Jan 27 2011

Lebanon’s Political Turmoil Different Than Tunisia & Egypt

Feature Stories | Published 27 Jan 2011, 11:05 am | Comments Off on Lebanon’s Political Turmoil Different Than Tunisia & Egypt -

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lebanonOn Tuesday Najib Miqati, a billionaire and Harvard graduate, was sworn in as Lebanon’s new Prime Minister amid protests around the nation. On Wednesday the sometimes violent protesters turned to daily sit-ins in downtown Beirut, as the nation remained locked in political turmoil. Much of the previous days actions took place in the Northern city of Tripoli by Sunni supporters of ousted Prime Minister Saad Hariri. Lebanon’s government collapsed on January 12th after 11 Ministers from the Hezbollah party withdrew. Tensions had been rising between the Sunni-backed Saad Hariri, and the Shiite-backed Hezbollah, in anticipation of a report on the 2005 assassination of Prime Minister Rafik Hariri, Saad’s father. Hezbollah has long opposed the UN-backed tribunal investigating the murder, contending the tribunal was preparing to unfairly accuse them of the crime. Saad Hariri, who has the support of the US and many of its Western allies, refused to block or denounce the investigation and report. The Tribunal’s findings were issued in a sealed indictment on January 17th, but have not been made public. Hariri and his supporters are calling the change in government a coup d’etat. The AP reports that Hezbollah backed Prime Minister Miqati has been accused of being a religious ally of Iran’s Supreme Leader Ayatollah Ali Khamenei. Miqati has called for calm and a unity government. The US reaction has been measured. At a Press Conference on Wednesday held jointly with the Jordan’s Foreign Minister, Secretary of State Hilary Clinton said the US hoped the new government is formed according to the desires of the Lebanese people and not “outside forces.”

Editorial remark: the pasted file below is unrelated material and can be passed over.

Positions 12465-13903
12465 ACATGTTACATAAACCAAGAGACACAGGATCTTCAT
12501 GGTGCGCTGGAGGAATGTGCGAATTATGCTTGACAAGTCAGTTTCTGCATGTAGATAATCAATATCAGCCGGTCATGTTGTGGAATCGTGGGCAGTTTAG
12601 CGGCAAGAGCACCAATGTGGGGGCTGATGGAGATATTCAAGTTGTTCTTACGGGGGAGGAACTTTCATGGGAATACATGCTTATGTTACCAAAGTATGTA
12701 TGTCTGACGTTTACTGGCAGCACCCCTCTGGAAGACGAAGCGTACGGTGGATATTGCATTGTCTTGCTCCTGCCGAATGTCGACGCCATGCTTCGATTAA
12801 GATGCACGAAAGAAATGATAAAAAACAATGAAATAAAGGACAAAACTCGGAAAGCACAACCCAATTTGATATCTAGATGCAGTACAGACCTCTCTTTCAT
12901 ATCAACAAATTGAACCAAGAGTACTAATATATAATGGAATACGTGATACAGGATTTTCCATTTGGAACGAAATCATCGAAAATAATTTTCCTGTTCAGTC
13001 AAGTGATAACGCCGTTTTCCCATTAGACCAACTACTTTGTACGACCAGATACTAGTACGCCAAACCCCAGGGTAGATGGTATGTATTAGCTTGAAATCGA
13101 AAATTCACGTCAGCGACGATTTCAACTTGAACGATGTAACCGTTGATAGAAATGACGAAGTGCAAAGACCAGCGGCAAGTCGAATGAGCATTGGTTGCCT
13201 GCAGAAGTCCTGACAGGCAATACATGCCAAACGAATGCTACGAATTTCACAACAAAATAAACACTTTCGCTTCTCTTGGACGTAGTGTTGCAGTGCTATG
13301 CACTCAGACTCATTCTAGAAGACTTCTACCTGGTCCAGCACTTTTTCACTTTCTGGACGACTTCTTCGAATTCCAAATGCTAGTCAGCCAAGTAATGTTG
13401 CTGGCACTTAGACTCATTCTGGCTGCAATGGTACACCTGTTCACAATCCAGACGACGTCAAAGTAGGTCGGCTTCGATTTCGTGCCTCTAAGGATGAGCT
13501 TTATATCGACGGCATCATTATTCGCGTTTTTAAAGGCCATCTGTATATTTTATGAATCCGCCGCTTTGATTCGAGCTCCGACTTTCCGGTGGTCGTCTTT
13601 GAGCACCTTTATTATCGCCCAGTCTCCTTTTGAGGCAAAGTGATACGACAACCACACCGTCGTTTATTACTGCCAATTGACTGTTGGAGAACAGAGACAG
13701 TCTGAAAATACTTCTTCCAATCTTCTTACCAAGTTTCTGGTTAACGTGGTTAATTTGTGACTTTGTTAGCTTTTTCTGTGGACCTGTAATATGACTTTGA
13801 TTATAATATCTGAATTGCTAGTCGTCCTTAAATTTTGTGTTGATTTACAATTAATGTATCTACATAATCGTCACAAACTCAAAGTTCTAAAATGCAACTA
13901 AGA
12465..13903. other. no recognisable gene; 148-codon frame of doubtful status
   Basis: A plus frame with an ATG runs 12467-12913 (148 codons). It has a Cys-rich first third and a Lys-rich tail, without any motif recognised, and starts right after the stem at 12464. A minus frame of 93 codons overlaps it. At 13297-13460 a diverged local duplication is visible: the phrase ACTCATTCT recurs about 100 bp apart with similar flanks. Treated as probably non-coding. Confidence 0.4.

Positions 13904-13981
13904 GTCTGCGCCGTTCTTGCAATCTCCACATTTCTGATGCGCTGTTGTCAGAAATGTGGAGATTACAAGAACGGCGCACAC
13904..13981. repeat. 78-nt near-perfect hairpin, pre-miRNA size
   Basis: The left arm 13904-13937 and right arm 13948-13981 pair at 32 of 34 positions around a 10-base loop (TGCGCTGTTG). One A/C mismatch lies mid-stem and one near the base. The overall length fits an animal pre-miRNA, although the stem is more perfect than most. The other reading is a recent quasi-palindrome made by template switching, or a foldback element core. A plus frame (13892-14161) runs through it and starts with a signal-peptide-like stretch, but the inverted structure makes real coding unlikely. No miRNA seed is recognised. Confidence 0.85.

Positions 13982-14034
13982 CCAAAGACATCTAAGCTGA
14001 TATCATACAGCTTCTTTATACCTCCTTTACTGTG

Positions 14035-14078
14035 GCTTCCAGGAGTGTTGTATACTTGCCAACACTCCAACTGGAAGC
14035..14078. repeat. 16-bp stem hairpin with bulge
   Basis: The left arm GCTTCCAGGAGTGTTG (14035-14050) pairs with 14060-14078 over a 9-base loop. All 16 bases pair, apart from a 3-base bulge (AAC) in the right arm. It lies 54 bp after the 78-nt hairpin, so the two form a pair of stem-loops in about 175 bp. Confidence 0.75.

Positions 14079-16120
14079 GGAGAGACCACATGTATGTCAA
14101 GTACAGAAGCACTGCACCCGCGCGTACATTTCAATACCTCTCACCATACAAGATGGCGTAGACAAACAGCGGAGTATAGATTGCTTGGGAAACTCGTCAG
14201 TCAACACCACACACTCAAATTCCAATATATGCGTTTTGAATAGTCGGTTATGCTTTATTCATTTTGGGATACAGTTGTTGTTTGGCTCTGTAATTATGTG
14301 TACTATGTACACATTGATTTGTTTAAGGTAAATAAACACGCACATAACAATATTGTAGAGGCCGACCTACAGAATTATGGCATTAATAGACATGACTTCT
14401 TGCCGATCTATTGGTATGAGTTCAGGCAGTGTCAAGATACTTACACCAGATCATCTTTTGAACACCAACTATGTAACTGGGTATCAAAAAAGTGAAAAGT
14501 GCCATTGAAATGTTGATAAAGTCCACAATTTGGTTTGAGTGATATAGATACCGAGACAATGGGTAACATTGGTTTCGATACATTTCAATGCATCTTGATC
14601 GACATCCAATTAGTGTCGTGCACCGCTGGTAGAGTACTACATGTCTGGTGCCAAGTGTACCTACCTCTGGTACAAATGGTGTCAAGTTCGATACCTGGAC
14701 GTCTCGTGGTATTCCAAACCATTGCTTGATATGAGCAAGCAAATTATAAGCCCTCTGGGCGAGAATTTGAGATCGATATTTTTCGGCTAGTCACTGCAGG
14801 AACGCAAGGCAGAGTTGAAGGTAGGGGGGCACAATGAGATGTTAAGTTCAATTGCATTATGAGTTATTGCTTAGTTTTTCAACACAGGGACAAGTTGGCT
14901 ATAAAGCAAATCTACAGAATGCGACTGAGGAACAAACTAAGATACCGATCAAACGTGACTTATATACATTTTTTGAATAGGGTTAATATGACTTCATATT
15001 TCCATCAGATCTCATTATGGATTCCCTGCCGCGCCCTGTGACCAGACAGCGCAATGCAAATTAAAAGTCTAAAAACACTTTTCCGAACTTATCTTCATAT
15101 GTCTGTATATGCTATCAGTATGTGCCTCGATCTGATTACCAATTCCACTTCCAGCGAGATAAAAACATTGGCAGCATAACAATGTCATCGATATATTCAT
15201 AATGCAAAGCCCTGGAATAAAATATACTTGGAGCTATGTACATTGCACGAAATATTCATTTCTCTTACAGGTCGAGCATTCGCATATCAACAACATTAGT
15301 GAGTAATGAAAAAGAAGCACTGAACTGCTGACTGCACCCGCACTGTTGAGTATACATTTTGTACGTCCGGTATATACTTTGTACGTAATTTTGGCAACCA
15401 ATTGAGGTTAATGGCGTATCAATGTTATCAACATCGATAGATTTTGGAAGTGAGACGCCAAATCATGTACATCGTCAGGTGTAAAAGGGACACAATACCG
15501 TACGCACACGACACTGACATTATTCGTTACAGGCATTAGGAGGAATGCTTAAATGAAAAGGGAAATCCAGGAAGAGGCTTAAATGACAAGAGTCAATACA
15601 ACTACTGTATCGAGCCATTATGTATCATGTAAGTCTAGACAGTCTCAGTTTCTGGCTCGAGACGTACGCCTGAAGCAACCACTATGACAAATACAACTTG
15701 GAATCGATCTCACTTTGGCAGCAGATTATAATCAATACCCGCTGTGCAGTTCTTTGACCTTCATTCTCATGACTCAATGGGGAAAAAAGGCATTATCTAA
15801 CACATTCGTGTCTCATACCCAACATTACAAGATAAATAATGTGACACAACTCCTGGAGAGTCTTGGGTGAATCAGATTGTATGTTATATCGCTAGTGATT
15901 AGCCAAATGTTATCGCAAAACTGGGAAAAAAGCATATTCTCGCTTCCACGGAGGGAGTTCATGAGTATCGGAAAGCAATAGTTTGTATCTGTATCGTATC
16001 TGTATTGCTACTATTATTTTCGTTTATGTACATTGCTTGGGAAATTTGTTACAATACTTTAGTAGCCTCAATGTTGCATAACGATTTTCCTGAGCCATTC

GUEST: Jackson Allers, reporter based in Lebanon, had filed stories for Free Speech Radio News

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